Posted by G.H. Hovagimyan on October 29, 1997 at 13:19:58:
The Thing website William Dunnegan, Esq. G.H. Hovagimyan cc: Wolfgang Staehle
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lawyer ( Mattel manufactures the Barbie Doll) Demanding the removal of
my work BKPC
website. Mattel is claiming trademark dilution. I mean really!
It does broach some interesting issues. If I were to make an oil
painting of a Barbie Doll there would be nothing that Mattel could say
about my effort. Is this because the audience for art in a gallery is
small or that a handmade object is handmade, giving it an author in some
Wolfgang Staehle,who started The Thing did a cursory web search and
turned up over 2000 references to Barbie. Using shared commodity symbols
is distinctly Post-Modernist and cues into the *Mediasphere* that Regis
Debray has defined so elequently in his doctoral dissertation &
subsequent book, *Media Manifestos*, 1996, Verso books (Manifestes
Medialogiques, Editions Galliamard, 1994). This mediasphere is
organo-synthetic and grows despite the best efforts of nations and
multinational corporations to censor and control it.
Of major concern for artists is the exaggerated efforts by corporate
concerns to squash any artworks deemed offensive or opposing their sense
of an orderly global business world. I've enclosed my response to
Mattel's lawyer for the list to look at and comment upon.
720 Fifth Avenue
New York, New York 10019
Dear Mr. Dunnegan:
I am an artist and I created the artwork that prompted your letter to
Wolfgang Staehle dated October 21, 1997. I offer this response as an
explanation for my work.
First you should be aware that The Thing is a website that is devoted to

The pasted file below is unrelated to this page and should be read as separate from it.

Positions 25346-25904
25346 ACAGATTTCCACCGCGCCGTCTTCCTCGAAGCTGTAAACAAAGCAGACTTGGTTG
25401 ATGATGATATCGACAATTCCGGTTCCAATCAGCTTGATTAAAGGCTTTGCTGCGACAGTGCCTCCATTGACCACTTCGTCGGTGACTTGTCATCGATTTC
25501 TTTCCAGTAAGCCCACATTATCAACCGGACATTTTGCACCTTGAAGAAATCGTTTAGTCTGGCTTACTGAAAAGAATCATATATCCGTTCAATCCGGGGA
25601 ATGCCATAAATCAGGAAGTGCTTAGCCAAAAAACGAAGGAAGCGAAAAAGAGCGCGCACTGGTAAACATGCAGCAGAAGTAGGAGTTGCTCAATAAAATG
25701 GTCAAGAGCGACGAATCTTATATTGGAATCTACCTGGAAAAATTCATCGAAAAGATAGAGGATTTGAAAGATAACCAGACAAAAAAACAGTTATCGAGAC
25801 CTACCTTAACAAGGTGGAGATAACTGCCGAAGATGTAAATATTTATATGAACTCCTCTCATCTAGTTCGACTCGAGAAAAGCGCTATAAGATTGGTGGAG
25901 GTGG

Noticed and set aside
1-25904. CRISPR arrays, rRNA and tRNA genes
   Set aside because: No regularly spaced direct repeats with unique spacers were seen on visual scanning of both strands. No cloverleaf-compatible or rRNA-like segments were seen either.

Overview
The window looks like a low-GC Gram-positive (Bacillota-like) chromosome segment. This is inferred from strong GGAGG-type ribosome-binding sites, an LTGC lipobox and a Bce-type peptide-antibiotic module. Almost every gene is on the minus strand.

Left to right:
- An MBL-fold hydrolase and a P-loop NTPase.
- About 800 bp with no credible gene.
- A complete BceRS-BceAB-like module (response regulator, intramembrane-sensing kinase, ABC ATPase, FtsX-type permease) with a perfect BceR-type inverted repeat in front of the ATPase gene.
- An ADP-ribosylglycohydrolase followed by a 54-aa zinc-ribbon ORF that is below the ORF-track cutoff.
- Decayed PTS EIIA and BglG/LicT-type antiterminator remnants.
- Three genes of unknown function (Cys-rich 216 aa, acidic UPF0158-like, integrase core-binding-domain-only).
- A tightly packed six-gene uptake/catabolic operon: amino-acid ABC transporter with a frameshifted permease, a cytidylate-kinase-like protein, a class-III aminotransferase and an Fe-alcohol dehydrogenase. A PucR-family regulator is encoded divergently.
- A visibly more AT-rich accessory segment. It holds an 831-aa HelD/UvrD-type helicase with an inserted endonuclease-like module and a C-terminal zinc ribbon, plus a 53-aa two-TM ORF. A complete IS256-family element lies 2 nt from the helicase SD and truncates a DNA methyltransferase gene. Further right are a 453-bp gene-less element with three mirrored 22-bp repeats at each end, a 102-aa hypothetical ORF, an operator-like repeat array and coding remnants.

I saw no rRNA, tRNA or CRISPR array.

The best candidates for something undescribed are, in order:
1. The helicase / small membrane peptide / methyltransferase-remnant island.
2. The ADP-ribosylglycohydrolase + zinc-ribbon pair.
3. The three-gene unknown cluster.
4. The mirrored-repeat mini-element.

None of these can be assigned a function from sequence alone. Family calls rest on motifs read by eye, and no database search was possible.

artists and allows them an opportunity to exhibit artworks. There is no
particular perspective or theme to Wolfgang's site; rather it is a place
for artists to show a wide variety of works.
I have chosen to exhibit several works including two pages on the
that show a parody that I made that includes the Ken doll and the Barbie
doll. I chose to satirize this particular toy and its image because I
that was the most effective way to express the protest that I was making
about the use of these products by children who eventually engage in
activities such as war. While I am making a statement about these toys,
do not believe that I have done so in an unwholesome or degrading manner
but simply in a very established and artistic way. I doubt that any
would make any negative association to the Ken or Barbie doll but rather
would understand the point of the satire.
Turning to your letter, it appears that you are mostly concerned about
use of the name "Barbie." I recognize that I did describe the toys, but
once again my reference states only: "Barbie and Ken Politically
Correct!!!!" Once again, I do not believe that this reference to the
Barbie suggests in any way that this is a work of art sponsored by
or in some other way officially linked to this manufacturer. This is
clearly an artist website and I am clearly presented as the artist of
I am familiar with stories (whether true or apocryphal) of behemoth
companies that have overzealously attacked even the most innocuous
reference to their image. Hence I suppose that if Mattel is one of these
your demand is therefore not surprising. I can now add myself to the
of artists who have received such threats. Since, however, I do not
that my parody in any way affects the link between Ken and Barbie and
authorized manufacturer, I feel I am within my rights to produce this
and display it in the manner that I have.
William Dunnegan, Esq.
cc: Wolfgang Staehle
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